The amount of conflicting information surrounding type 2 diabetes can be overwhelming – especially if you’ve just been diagnosed.
Which medication is best? Will you be on medications for the rest of your life? What about side effects?
These are all valid questions, but before we get into all that, let’s answer the answer that will change your life: type 2 diabetes is a completely reversible condition (1).
This fact may come as a shock, especially most mainstream medical doctors usually recommended an endless array of medications to “manage” the condition.
Drugs vs. Lifestyle Changes
What they haven’t done is dive into the root of the problem, where the cure also awaits.
The reason for this is simple: the pharmaceutical industry survives through … well … the consumption of pharmaceuticals.
Just like any business, they naturally want to sell more product to increase revenue. In addition, they also dislike competition, especially if it’s free (aka: natural remedies).
Now, a novel can be written about this, and probably has, but this basically is akin to covering up natural ways to reverse type 2 diabetes by health care professionals. Either that, or not knowing about them.
To escape the pharmaceutical cage, we’ll be looking at how simple lifestyle changes can reverse type 2 diabetes.
However, first let’s see how diabetes develops, so we can then understand how these cures for diabetes work.
What it Means to Have Type 2 Diabetes
A diagnosis of type 2 diabetes simply means there’s too much sugar floating in your bloodstream, and the built-in mechanism for removing it isn’t working properly.
Normally during the digestive process, the food you eat is broken down into sugar molecules that end up in your bloodstream. Once that sugar enters the blood, your body sends the hormone insulin to pull the sugar molecules out of your blood and into your cells to be used or stored as energy.
But with type 2 diabetes, sugar can’t enter the cells due to an effect called insulin resistance, which is brought on by a high-sugar diet that keeps dumping sugar into the bloodstream.
This leads to chronically high blood sugar levels, which of course then leads to the type 2 diagnosis.
Your Cells vs. Insulin
The problem with mainstream doctors and pharmaceuticals is that they prescribe more insulin to deal with the issue.
This doesn’t take it account the fact it’s actually the cells that are refusing entry to the sugar molecules.
Cells begin to behave this way when they’ve been repeatedly exposed to massive amounts of sugar entering the blood stream from processed foods.
Eventually, due to the damaging effects of all that sugar – and the fact that there’s more sugar in the bloodstream than the cell would ever need – cells begin to bar the entry of sugar molecules.
So how can we reverse this effect and get our cells responding again?
Read on to discover natural remedies for curing diabetes.
One of the Best (Free!) Cures for Diabetes
What if I told you that something as simple as flexing a group of your muscles – and holding them flexed – can cure type 2 diabetes?
You might be shaking your head.
But it’s true: isometric contractions, which involves contracting your muscles without moving them, are one of the simplest ways to make your body more receptive to removing sugar from the bloodstream.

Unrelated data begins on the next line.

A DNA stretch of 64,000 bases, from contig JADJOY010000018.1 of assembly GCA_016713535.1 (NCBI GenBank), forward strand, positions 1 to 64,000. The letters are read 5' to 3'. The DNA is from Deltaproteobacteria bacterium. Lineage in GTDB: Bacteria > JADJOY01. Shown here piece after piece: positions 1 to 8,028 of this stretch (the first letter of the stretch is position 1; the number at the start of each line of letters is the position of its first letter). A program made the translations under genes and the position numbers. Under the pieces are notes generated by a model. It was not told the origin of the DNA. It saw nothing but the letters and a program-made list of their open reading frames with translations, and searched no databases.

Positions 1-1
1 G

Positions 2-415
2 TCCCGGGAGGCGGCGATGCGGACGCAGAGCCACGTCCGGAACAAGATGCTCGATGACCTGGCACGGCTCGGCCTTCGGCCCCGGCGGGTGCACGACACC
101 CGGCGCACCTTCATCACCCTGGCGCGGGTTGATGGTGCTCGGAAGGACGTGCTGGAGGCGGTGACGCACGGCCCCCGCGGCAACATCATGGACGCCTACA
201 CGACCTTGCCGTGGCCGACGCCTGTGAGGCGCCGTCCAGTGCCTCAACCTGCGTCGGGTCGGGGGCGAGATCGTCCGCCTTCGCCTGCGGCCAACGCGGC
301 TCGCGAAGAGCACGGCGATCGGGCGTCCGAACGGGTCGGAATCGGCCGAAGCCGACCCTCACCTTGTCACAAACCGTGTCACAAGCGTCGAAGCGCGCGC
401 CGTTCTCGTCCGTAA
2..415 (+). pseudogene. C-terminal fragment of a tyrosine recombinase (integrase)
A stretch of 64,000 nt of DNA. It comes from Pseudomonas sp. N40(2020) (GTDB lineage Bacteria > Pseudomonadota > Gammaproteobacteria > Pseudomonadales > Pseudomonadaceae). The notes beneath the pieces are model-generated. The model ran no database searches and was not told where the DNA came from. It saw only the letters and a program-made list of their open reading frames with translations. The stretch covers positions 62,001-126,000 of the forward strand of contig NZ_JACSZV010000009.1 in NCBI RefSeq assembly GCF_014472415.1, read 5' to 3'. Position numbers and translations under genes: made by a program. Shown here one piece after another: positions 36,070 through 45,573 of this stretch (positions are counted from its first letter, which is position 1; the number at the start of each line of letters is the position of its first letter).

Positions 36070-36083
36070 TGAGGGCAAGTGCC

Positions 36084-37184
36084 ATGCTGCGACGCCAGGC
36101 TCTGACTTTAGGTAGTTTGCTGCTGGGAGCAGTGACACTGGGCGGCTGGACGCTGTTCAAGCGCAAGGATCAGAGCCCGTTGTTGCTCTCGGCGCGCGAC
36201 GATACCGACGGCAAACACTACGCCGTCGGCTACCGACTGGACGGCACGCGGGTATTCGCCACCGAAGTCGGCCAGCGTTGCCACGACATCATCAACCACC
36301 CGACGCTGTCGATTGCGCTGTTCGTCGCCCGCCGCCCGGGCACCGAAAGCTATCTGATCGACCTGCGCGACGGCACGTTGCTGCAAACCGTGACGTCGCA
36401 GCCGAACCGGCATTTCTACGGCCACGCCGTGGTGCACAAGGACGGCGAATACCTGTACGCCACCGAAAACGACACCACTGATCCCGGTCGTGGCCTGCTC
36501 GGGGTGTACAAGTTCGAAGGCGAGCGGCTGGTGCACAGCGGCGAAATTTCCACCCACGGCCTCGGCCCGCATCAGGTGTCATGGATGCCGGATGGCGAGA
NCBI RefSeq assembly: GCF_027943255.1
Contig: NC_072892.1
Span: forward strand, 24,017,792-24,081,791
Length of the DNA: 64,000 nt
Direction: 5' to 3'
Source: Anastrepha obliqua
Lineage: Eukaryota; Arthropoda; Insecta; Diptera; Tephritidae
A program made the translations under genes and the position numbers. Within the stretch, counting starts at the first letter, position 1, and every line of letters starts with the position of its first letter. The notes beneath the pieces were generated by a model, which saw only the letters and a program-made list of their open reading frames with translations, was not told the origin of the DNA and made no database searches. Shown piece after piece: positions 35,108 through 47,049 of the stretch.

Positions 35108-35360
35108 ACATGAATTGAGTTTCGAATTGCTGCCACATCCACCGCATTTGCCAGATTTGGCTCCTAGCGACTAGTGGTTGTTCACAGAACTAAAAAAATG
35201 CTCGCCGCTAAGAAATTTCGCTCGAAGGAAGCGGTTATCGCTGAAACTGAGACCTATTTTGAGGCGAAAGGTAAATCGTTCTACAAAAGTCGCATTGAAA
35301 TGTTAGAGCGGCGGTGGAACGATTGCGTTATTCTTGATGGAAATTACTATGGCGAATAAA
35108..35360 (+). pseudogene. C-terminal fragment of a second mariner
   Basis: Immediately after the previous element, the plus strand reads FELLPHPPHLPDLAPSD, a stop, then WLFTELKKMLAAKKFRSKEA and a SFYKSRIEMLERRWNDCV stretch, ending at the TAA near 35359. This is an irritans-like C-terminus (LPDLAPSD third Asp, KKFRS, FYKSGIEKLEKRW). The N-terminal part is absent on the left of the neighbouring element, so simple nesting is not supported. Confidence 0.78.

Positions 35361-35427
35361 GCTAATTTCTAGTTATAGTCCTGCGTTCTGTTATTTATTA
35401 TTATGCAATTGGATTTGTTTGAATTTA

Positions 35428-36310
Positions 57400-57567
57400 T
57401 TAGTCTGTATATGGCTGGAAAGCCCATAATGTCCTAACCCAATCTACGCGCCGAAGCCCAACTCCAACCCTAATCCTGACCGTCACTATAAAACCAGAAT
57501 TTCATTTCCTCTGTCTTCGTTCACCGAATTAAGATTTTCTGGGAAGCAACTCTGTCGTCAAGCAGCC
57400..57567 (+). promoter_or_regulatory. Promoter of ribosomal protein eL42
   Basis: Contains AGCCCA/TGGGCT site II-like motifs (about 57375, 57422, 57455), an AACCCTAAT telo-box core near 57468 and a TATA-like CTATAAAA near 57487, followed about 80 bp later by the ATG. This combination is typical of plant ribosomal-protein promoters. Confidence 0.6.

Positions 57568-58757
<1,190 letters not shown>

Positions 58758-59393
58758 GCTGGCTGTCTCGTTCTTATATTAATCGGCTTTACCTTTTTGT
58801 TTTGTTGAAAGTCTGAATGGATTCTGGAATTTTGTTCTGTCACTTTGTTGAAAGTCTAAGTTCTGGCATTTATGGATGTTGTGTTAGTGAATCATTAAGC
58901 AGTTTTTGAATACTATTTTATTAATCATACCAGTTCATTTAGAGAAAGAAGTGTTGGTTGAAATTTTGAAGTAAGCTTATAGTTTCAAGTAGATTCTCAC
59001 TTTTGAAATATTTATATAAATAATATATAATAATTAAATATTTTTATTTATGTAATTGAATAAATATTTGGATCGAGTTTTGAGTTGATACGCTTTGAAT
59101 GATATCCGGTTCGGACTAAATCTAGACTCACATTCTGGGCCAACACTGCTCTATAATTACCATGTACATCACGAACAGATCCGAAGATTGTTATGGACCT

This is because exercise has the same effect on cells as insulin (2).
Insulin, as we talked about earlier, pulls molecules of sugar out blood and brings them toward cells for absorption.
But with type 2 diabetes, cells resist the insulin, refusing to “open up” and receive the sugar.
Here’s the cool thing: exercise stimulates something called the GLUT4 transporter – which signals cells to open and receive energy, just like insulin, allowing sugar to be shuttled inside.
When Being Tense Is Good
This is fantastic news, as even standing isometric contractions, where you contract every muscle in your body, is a form of exercise.
Even if you’re standing completely still, this form of contraction – where you flex or “tense” up your muscles – will make the muscles more sensitive to sugar uptake.
Plus, this kind of exercise is convenient and helpful if you have joint problems or other issues that prevent intense exercise.
However, it is still recommended to walk every day, at minimum, to reap the diabetes-curing effect of exercise.
And, if you can exercise at a higher intensity, all the better, as studies have shown that the higher the intensity, the more glucose gets shuttled into the cells and used, thus producing a greater effect (3).
Overcoming Type 2 Diabetes Naturally with Diet
Since we know the onset of type 2 diabetes is fueled by high refined sugar intake, we also know that eliminating excess sugar from the diet can also reverse it.
Yes, it’s challenging to avoid sugar – especially when you’re surrounded by convenient (and tasty) processed treats. But with some planning, you can take steps to stay on the path to diabetes reversal.
Protein, Healthy Fats, and Fiber
Proteins and healthy fats play a key role in stabilizing your blood sugar all day.
This is especially true when it comes to breakfast, as having starchy carbohydrates with no protein first thing in the morning interferes with cortisol – which naturally is highest in the morning.
One of cortisol’s roles is to break down sugar, and by providing it with an overload, we end up with high cortisol levels.